Monday, February 15, 2010

Haute Couture Week is Over

They say, there's no future in Haute Couture, some say, yes there is.
But I think if they keep this ugliness happening, I don't think couture will last longer.
Seriously, I browse through the pictures on websites and I found those collections to be slightly... what's the word... questionable... And I'm really sorry, perhaps I need to be there to see it firsthand, but as a person who's watching it from my laptop screen, it looks like what I quote from Tim Blanks to be a "creative burnout".

from left-right (Chanel, Valentino, Jean Paul Gaultier, Alexis Mabille, Givenchy, Christian Dior, Elie Saab, Giorgio Armani, Anne Valerie Hash)
pictures collage from

Let's start from Chanel. I'm always looking forward for a Chanel Couture show, because I know it's always going to be a technical feast. And yet somehow Karl managed to disappoint me twice in a couture season row. The hair is like.. Lady Gaga celebrates valentine's day, with acid color pops here and there. And the show was stuffed with Chanel jacket combined with matching shorts... SHORTS!!! Talk about sophistication gone wrong. There's no really interesting pieces, the shoes were ill-looking (i'm so sorry), and the finale was flat... Basically for Karl's standard, this is a hot pink mess.

Maria Grazia Chiuri and Pier Paolo Piccioli for Valentino was another hot mess. Excuse me, but it seems that they wanted to be fired or something. If the house of Valentino fired Allesandra Fachinetti who created an interesting ethereal couture collection for the house with the two people (who are actually really good with the ready to wear collections), who in a way insulted the brand by going to an avant-garde-but-not-there-yet-since-it's-a-classic-label-but-I-want-to-try-something-new-and-avatar-inspired, maybe they should re-think. This collection failed to deliver, failed to inspire, and most of all, failed to represent the house of Valentino.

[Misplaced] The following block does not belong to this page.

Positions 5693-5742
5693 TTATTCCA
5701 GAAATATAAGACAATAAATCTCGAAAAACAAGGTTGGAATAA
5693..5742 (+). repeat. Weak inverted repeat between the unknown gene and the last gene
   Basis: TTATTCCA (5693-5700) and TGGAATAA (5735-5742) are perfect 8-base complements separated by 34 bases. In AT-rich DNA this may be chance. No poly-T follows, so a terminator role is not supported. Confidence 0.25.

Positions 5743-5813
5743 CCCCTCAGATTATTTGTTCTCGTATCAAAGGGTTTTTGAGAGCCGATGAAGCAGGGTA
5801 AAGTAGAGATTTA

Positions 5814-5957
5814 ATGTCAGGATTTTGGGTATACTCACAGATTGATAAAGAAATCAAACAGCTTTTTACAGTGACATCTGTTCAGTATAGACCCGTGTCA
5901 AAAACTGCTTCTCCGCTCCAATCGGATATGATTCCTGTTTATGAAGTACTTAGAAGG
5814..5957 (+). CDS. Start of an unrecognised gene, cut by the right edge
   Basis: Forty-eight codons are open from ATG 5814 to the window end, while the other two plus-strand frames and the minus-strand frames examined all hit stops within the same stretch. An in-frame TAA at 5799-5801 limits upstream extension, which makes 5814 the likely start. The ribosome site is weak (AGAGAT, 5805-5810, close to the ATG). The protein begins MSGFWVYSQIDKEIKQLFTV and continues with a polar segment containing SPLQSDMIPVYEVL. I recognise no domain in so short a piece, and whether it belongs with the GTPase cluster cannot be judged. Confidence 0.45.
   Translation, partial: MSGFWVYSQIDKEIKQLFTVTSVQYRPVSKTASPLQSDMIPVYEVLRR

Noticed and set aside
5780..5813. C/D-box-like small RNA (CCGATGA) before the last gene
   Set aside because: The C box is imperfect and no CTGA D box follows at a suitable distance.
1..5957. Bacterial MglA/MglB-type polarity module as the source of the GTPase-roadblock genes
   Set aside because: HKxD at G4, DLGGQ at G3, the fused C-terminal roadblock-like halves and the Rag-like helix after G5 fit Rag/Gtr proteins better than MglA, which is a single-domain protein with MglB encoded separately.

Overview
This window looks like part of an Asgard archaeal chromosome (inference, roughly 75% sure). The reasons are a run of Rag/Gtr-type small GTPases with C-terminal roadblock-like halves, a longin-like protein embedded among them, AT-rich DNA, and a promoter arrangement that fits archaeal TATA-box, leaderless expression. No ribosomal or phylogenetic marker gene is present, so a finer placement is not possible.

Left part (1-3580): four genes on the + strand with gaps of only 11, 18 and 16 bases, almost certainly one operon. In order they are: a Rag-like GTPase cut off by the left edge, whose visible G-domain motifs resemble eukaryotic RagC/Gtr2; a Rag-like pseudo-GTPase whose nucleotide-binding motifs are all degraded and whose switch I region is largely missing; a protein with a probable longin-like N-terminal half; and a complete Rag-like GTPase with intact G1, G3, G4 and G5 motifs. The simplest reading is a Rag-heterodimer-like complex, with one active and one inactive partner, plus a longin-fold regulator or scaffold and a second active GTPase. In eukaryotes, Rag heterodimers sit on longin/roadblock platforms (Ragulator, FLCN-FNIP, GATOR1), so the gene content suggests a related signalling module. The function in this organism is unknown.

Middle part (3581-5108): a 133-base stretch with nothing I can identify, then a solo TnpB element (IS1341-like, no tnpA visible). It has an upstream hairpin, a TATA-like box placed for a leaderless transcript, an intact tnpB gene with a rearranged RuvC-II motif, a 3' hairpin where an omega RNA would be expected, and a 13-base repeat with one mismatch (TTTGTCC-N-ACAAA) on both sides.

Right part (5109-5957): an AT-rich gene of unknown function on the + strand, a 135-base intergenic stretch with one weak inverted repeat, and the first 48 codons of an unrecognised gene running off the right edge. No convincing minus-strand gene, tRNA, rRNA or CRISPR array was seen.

Jean Paul Gaultier on the other hand, unlike many other didn't disappoint, though I believe he could've taken it a step further. Inspired by Mexican culture, he showed craftsmanship that many other decided to restrain themselves from. Lovingly done, but yet, it felt like he's trying to focus too much on his theme that it has become not-relate-able to current fashion. But still it's nice to see someone push the boundaries in some way.

Alexis Mabille, Alexis, Alexis, Alexis... Took bi-color inspiration for his latest couture collection. Was it a disaster? No, but was it original? No. I seem to remember other designers did a much better collection within the same theme. It did though, showcased what he did best, which is his ability in cutting. But it seems a bit forced somehow, and he was trying to prove something, grab some attention you might say. As far as grabbing my attention, it failed, but do I hate this collection, not at all. It was just... OK...

Christian Dior Couture by John Galliano was always be expected as an extravaganza. Whether it met my expectations? Somehow, but not entirely. It's a bit off putting to be honest to see Galliano playing with this historical theme all over again, picking up the whip and the equestrian theme, it's all like sort of, overdone, in a way, like trying to have the craftsmanship of a mega-haute-couture house to create something that's so simple. Galliano stripped most of the elaborate beading and decorational ornaments, and switch to extravagant drapery, which is something that we know he can do really well. But then again, I really miss his extravagant beading, I think the collection is a bit too safe for my taste.